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The MOLE Clinic: Iain Mack

Following his own cancer scare Iain Mack set out to make a difference

The UK death rate for melanoma skin cancer is one in four and the only cure is to catch it early.

Lawyer Iain Mack was one that got away. He was diagnosed in July 2001 and the experience triggered a determination to create a private clinic that could successfully detect it, something the UK didn't have at the time.

In 2003 he launched screening business The MOLE Clinic in London. “What shocked me was that the death rate in Australia was one in 10 because they have an established screening industry. The UK was clearly behind on a health basis, but there was also potential for a business.”

He researched the digital scanners used for detection – none of which were available in the UK at the time – and became the country's only certifi ed trainer for Visiomed AG's microDERM® Expert System. He recruited enthusiastic doctors and nurses (who are trained as diagnosticians) and launched a London clinic in the hottest summer in the UK for a decade.

News coverage on the BBC and ITN followed and the clinic was immediately inundated, forcing it to create an extensive waiting list. The launch was so successful the company was highly commended in the PR Week Awards for achieving, on a shoestring, coverage equating to a £3.2m ad spend.

BUPA Hospitals then approached Mack with a view to creating licensed clinics. In July 2004 it launched the first in its Bristol hospital. Mack is now involved in talks with all of the country's major private healthcare providers to replicate the model elsewhere. There are also plans to open talks with the NHS as well as opening more of its own clinics.

With plans to grant 50 more licences in the next 12 months Mack has been to market to raise the necessary finance to build a senior management team. Supported by the Royal Bank of Scotland Mack is close to closing a first round via a number of private investors, with the presentation to London Business Angels 500% oversubscribed and a pre-money valuation of £2m placed on the company.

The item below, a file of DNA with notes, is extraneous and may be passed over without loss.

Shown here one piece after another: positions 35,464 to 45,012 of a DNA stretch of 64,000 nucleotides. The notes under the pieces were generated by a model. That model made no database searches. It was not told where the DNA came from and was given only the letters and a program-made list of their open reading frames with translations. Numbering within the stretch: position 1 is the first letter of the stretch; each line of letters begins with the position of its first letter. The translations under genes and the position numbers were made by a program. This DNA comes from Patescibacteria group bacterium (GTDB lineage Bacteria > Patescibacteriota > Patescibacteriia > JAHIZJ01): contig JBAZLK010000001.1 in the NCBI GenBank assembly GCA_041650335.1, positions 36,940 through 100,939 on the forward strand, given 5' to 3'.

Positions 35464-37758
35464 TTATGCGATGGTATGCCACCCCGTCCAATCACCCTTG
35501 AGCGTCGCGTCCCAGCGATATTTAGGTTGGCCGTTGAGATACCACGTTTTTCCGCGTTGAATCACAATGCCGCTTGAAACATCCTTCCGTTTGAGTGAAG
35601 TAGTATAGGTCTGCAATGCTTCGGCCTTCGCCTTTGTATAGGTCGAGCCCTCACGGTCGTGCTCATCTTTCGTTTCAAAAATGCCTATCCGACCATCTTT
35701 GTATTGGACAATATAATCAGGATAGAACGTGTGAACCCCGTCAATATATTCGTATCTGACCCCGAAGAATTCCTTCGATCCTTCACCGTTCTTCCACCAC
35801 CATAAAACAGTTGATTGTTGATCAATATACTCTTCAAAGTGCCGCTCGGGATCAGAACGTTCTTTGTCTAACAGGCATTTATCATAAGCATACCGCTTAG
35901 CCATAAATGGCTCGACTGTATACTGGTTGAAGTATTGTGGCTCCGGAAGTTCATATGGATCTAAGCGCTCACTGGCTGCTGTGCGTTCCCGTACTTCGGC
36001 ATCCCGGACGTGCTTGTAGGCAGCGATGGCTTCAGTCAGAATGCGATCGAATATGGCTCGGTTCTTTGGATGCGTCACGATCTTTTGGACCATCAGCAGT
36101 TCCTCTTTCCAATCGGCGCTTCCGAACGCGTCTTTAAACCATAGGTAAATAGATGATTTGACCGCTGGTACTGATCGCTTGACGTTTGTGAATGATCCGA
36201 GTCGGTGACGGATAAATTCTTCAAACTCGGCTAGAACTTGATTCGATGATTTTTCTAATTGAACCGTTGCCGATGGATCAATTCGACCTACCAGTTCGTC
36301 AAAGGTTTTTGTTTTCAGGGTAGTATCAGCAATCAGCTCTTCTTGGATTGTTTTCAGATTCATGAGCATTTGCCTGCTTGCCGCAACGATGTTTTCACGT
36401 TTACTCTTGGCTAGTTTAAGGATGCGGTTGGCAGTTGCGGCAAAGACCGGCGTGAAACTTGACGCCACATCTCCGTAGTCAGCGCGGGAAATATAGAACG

“It was important validation of what we're doing. LBA receives thousands of business plans but only a handful are granted the time to make presentations,” says Mack. “The skin cancer screening market is worth £100m per annum in the UK but is a very new and emerging market in terms of service provision and no player has our length of experience.”

Charging £95 for a basic screening, an additional £95 for atypical moles and £5 for each mole thereafter, it has attracted more than £1m revenues and screened more than 6,000 clients, as well as being offered to employees of Harrods, News International and John Lewis Partnership among others, as a benefi t. Mack forecasts a £600,000 turnover in 2006 and £3m revenues from the private sector in 2009.

He points to the equivalent chain of clinics in Brisbane, Australia – until recently the ‘skin cancer capital of the world' – which sold 80% of its business for $12m, despite only having 22 clinics in total. With skin cancer numbers predicted to treble in the UK by 2035, according to Cancer Research, the service is only likely to gain in value and Mack points to the fact that while the death rate for melanoma is 27%, it is 0% for those that have used his clinics. What's more, he's at the point of celebrating five years without cancer, making him officially clear.


Company: The MOLE Clinic

Proposition: Skin cancer screening

Founder: Iain Mack

Formed: 2003

Turnover: ?600,000 projected


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